Maintenance of Arctic Populations of Mammals

  • Laurence Irving
Part of the Zoophysiology and Ecology book series (ZOOPHYSIOLOGY, volume 2)


Seals roaming freely over the oceans are difficult to observe and are obscure in their ways. At the season of breeding, however, they resort to firm ice or shores and for periods explicit for each population they become attached to specific breeding localities until the pups acquire sufficient capability for independent aquatic life. In these temporarily fixed situations the populations are visible. Exposure at time of breeding, particularly by populations that congregate in numbers, has favored human exploitation leading to near-extinction of some populations. The tenacity of traditional attachments to breeding localities is shown in their persistent exploitation. On the Pribilof Islands the hauling out of fur seals (Callorhinus ursinus) in their established rookeries has worn the hard rock smooth. On some southern coasts the smoothly worn rocks attest that ancient breeding places were long utilized by populations that are now extinct. Erosion of the rocky breeding places demonstrates the persistence of their seasonal use. Northern elephant seals (Mirounga angustirostris) and a northern outpost of southern fur seals (Arctoce-phalus phillippii townsendi) have reconstituted populations from at most only a few survivors of slaughter to occupy again rocks or beaches used by their predecessors off western coasts of Mexico and California.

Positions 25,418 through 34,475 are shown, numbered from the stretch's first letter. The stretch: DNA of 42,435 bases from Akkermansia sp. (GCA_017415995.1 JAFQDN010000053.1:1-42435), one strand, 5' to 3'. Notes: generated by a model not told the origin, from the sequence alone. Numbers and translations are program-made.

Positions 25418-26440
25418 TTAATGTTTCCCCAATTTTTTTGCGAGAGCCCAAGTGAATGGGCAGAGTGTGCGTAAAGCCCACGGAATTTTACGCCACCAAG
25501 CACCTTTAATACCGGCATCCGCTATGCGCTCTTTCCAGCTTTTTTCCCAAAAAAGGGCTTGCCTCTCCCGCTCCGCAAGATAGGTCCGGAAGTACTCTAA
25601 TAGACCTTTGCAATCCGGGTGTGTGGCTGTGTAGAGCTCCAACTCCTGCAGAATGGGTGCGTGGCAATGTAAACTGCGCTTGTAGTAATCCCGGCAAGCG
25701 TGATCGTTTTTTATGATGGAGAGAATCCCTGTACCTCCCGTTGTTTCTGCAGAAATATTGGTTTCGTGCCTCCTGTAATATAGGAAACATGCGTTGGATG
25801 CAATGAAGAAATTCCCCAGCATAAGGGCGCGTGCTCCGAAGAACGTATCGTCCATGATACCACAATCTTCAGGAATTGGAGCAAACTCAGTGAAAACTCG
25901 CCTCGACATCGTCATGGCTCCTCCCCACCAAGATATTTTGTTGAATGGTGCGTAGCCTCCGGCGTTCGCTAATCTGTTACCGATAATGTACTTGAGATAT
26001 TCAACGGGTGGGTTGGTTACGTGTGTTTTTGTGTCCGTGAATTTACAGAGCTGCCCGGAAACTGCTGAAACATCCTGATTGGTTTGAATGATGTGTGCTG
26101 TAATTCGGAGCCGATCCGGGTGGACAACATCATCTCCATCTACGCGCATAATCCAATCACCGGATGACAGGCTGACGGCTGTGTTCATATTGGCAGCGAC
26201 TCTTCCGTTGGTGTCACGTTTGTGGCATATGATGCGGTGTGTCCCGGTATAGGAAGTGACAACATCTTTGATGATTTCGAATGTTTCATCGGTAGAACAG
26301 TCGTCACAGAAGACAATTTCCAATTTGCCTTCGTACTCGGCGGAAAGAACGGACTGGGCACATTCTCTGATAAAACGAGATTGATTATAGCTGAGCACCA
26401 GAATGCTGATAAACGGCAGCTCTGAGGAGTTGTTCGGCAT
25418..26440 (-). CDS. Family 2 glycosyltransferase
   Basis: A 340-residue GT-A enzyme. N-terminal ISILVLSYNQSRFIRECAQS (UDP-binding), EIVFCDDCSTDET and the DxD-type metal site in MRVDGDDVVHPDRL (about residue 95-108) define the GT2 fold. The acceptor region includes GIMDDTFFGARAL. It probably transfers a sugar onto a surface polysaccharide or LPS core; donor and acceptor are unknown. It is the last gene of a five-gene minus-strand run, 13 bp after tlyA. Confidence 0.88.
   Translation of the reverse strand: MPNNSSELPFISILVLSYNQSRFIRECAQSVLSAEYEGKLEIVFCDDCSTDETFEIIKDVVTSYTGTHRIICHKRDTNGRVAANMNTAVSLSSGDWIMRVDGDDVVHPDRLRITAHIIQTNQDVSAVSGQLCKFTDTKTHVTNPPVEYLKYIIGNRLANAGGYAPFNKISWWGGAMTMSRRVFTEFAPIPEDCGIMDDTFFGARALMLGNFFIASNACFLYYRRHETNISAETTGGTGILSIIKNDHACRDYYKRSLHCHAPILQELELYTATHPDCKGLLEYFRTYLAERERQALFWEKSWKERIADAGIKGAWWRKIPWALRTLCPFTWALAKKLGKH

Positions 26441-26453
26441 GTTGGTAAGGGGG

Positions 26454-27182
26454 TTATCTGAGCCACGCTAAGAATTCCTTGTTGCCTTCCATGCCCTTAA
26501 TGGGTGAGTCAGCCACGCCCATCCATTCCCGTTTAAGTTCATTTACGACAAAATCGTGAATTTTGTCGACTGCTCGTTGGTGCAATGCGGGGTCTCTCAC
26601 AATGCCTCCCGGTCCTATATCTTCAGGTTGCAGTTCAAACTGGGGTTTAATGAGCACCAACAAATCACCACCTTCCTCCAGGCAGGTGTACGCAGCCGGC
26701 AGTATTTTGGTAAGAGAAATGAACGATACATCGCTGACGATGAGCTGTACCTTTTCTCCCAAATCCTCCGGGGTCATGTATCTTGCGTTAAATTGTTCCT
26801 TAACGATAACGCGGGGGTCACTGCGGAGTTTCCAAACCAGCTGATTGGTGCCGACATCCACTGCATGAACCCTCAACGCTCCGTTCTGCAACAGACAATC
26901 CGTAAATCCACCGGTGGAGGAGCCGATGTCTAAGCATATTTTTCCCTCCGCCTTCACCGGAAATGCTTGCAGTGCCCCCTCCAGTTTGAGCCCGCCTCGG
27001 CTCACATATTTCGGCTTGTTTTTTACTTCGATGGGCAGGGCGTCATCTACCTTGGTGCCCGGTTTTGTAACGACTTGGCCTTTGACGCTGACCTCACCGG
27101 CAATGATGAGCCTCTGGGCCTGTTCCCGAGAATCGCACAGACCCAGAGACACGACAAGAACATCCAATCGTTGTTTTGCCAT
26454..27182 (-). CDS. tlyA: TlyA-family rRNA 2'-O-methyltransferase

Polar Bear Ringed Seal Harbor Seal Brown Lemming Northern Elephant Seal 
These keywords were added by machine and not by the authors. This process is experimental and the keywords may be updated as the learning algorithm improves.


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Copyright information

© Springer-Verlag Berlin · Heidelberg 1972

Authors and Affiliations

  • Laurence Irving
    • 1
  1. 1.Institute of Arctic BiologyUniversity of AlaskaFairbanksUSA

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